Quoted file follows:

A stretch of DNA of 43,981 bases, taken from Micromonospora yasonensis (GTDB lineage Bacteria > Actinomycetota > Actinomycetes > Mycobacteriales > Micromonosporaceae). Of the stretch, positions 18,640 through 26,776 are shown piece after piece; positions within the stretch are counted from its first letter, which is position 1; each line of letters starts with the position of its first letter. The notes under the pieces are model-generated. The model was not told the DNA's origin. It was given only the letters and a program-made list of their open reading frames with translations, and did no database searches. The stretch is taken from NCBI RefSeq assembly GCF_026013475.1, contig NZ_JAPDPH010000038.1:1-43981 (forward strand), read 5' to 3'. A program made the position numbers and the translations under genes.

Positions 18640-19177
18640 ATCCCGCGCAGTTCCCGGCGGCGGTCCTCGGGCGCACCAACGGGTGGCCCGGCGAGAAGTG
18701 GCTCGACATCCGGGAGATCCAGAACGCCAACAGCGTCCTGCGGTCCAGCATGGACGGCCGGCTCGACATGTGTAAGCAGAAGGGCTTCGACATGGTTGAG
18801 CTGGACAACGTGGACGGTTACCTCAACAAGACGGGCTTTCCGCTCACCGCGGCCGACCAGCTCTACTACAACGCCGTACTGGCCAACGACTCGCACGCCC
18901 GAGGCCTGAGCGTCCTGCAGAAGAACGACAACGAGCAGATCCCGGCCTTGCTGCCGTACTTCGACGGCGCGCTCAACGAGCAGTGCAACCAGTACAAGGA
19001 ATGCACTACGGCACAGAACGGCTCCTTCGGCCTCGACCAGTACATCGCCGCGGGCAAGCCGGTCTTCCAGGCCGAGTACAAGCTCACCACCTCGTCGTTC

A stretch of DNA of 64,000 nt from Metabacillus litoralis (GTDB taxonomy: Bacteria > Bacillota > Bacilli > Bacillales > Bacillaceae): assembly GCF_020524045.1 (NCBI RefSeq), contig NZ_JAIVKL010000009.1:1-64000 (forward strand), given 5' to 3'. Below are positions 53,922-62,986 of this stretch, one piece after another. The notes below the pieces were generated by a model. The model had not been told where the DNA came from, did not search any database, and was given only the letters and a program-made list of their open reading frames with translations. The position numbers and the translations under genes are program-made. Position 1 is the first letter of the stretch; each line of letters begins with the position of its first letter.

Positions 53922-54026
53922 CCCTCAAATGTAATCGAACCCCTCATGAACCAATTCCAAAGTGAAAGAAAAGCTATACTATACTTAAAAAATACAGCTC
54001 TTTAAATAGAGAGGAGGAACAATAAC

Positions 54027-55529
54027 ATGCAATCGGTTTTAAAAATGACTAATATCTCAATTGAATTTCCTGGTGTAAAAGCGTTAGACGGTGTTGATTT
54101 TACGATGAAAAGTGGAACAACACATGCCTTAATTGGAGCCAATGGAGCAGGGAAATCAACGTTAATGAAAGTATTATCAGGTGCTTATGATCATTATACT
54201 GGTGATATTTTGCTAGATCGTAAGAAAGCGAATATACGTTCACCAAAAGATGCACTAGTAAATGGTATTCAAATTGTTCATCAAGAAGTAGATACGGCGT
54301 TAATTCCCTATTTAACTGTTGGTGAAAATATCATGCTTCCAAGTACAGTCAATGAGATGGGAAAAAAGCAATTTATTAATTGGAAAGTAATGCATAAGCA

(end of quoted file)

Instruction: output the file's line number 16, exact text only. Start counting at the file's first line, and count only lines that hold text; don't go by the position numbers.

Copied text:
54301 TAATTCCCTATTTAACTGTTGGTGAAAATATCATGCTTCCAAGTACAGTCAATGAGATGGGAAAAAAGCAATTTATTAATTGGAAAGTAATGCATAAGCA